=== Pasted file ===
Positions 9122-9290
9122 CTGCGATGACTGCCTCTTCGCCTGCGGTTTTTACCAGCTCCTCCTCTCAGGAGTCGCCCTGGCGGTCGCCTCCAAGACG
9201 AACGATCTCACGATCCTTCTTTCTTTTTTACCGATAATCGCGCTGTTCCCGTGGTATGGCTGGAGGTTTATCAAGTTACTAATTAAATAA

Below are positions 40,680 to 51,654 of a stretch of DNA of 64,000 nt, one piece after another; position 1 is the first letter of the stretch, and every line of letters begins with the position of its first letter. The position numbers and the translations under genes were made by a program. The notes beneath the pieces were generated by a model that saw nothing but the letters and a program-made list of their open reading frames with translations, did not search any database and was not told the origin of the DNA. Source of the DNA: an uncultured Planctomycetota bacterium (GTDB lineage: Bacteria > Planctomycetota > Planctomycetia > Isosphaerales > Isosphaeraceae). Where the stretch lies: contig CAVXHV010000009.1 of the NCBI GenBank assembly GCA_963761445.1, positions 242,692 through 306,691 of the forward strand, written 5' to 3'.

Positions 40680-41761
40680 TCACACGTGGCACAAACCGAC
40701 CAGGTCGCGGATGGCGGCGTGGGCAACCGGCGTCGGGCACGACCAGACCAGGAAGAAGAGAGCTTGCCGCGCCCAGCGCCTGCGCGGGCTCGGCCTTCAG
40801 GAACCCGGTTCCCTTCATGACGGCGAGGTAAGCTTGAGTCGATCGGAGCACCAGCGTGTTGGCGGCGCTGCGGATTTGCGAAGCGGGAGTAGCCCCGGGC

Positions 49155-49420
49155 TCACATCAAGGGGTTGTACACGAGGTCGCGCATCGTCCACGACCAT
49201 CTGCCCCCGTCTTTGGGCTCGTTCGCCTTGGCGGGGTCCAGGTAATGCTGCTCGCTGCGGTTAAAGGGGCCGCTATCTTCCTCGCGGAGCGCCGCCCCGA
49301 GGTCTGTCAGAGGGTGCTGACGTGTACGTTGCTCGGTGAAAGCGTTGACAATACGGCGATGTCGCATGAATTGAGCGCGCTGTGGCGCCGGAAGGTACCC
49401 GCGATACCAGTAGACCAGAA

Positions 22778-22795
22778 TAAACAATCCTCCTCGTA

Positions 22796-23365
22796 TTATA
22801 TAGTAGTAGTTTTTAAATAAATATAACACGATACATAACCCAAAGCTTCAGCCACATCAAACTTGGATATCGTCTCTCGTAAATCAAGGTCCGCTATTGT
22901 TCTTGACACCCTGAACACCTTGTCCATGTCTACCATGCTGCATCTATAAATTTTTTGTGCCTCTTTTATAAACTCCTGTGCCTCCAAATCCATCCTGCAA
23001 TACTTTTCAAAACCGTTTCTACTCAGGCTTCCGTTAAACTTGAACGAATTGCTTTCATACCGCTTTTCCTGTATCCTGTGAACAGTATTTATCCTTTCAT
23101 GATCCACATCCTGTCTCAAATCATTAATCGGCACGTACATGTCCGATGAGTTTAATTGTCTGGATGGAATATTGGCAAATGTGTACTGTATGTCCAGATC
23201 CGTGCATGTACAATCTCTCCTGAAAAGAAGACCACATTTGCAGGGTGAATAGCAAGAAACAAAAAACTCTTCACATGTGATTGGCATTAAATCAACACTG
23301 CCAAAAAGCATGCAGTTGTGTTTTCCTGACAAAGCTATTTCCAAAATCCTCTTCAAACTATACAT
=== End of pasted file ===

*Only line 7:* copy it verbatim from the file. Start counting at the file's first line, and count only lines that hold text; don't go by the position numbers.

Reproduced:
40701 CAGGTCGCGGATGGCGGCGTGGGCAACCGGCGTCGGGCACGACCAGACCAGGAAGAAGAGAGCTTGCCGCGCCCAGCGCCTGCGCGGGCTCGGCCTTCAG